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Dagestan-style jorabs
Dagestan-style jorabs
Dagestan-style jorabs
Dagestan-style jorabs

Jorabs are multicolored socks with intricate patterns, knitted from the toe-up. They are usually worn in such a way as to display rich decoration.

Etymology

The word "Jorabs" originates from Arabic جورب (jourab) which has a general meaning of "socks". Other known variants of the term are “çorap" (Turkish), "чорап" (Bulgarian, Macedonian) "čarape" (Serbian), “corab" (Azerbaijani), "čarapa" (Bosnian), “Ҷӯроб" (Tajik), and "şətəl" (Tat).

The same concept is also known by such local terms as “kyulyutar” in Lezgin, “tturs” in Tsakhur, and “unq’al” in Avar languages of Dagestan.

Materials

Jorabs are made of wool, silk, nylon or sometimes cotton. Other materials include acrylic and blends of wool and cotton.

Jorabs with Bosnian toe
Jorabs with Bosnian toe

Geography

Jorabs are found in Central Asia (Turkmenistan, Tajikistan, and Afghanistan), Caucasus (Dagestan, Georgia, Azerbaijan, and Armenia); also in Iran, and mountain areas of Pakistan. They are also known in the Balkan countries: Albania, Bosnia, Bulgaria, Greece, Macedonia, Serbia, and Turkey.

Shape

Jorabs can be knee-high, regular length, ankle-length, or made as slippers. An early predecessor of jorabs, a knee-high 12th century sock with toe-up construction and intricate patterns, was found in Egypt with possible origin in India.

Tools

Jorabs are usually knitted with 5 double-pointed needles. Bosnian and in old Tajik socks feature a combination of knitting and crochet techniques. Tajik jorabs (Pamirs area) can be made by using crochet technique only. Some ethnic groups from the Caucasus knit jorabs with 3 double-pointed bow-shaped needles.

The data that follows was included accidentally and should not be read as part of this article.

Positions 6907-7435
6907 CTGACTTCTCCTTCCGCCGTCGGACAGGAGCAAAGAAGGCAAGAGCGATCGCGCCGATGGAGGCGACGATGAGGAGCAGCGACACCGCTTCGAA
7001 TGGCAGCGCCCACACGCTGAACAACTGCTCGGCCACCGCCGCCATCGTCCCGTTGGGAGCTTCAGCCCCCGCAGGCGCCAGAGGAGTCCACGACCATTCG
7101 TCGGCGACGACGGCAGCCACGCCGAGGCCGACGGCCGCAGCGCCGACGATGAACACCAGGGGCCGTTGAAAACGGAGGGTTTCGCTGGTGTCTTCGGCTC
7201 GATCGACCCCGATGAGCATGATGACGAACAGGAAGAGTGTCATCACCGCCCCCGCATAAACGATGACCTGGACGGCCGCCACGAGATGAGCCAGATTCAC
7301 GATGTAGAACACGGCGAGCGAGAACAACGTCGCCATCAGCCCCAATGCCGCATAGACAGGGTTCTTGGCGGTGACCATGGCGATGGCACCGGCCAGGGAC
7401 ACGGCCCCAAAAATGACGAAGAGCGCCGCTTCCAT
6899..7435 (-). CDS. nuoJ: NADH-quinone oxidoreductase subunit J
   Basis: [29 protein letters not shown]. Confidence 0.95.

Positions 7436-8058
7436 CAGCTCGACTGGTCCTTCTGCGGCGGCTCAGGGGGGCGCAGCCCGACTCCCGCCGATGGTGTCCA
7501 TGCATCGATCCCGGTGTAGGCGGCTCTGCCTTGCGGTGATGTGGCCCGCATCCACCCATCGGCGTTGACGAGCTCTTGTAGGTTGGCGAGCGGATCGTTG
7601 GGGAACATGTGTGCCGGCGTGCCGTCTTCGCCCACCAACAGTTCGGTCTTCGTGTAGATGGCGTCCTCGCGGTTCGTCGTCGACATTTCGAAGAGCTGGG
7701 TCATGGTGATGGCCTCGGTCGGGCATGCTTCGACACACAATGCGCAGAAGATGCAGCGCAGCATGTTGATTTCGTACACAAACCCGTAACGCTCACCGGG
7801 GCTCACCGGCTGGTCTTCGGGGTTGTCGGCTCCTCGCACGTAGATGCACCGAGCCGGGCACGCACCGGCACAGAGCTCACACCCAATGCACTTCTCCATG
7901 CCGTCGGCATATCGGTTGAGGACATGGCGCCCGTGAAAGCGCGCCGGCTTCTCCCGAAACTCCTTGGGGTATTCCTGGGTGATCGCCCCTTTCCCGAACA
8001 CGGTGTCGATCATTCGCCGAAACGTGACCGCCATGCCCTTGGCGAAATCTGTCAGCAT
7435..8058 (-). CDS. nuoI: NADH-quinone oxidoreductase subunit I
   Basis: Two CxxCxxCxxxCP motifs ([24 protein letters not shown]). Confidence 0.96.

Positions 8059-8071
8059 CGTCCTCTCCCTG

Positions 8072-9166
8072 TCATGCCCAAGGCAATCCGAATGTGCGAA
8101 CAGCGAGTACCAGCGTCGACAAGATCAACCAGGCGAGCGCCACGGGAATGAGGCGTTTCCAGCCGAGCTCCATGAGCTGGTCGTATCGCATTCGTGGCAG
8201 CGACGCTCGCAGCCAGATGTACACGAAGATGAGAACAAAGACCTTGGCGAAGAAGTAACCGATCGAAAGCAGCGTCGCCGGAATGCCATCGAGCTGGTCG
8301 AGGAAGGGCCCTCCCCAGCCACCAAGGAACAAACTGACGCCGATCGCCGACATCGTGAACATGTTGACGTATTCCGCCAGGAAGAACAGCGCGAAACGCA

References

  • Macedonianspark.com; macedoniadirect (13 July 2009). "Traditional Macedonian Costumes". Scribd.
  • "Knitted Socks". Crafts-bg. 2001. Archived from the original on 24 May 2011.
  • Vilensky, Larisa. "From Carpets to Jourabs". Crochet Insider.
  • "Antique Persian Silk Socks from Kurdistan". Textile As Art: Antique Textiles, Woven Treasures.
  • "Jorab". Azerbaijan Carpets. Ministry of Culture and Tourism of the Republic of Azerbaijan. 2010. Archived from the original on 21 March 2012.
  • "Balkan Socks". The Archives of Miriam Milgram. Kalinka Press. 2008.

Books

  • Özbel, Kenan (1981). Knitted stockings from Turkish villages. Translated by Uysal, Ahmet E.; Fletcher, Mary; Tahtakılıç, Lesley; Quigley, Maggie E. (1st ed.). Ankara: Türkiye İş Bankası Cultural Publications. OCLC 10914107. (LibraryThing page.)
  • Gibson-Roberts, Priscilla (1995). Ethnic Socks & Stockings: A Compendium of Eastern Design & Technique. Photographs by Alexis Xenakis (1st ed.). Xrx Books. ISBN 978-0-9646391-0-2.
  • Zilboorg, Anna (2001). Simply Socks: 45 Traditional Turkish Patterns to Knit. Lark Books. ISBN 978-1-887374-59-0.
  • Harrell, Betsy (1981). Anatolian Knitting Designs: Sivas Stocking Patterns Collected in an Istanbul Shantytown. Istanbul: Redhouse Press. ASIN B0006EAWVM. OCLC 8931599.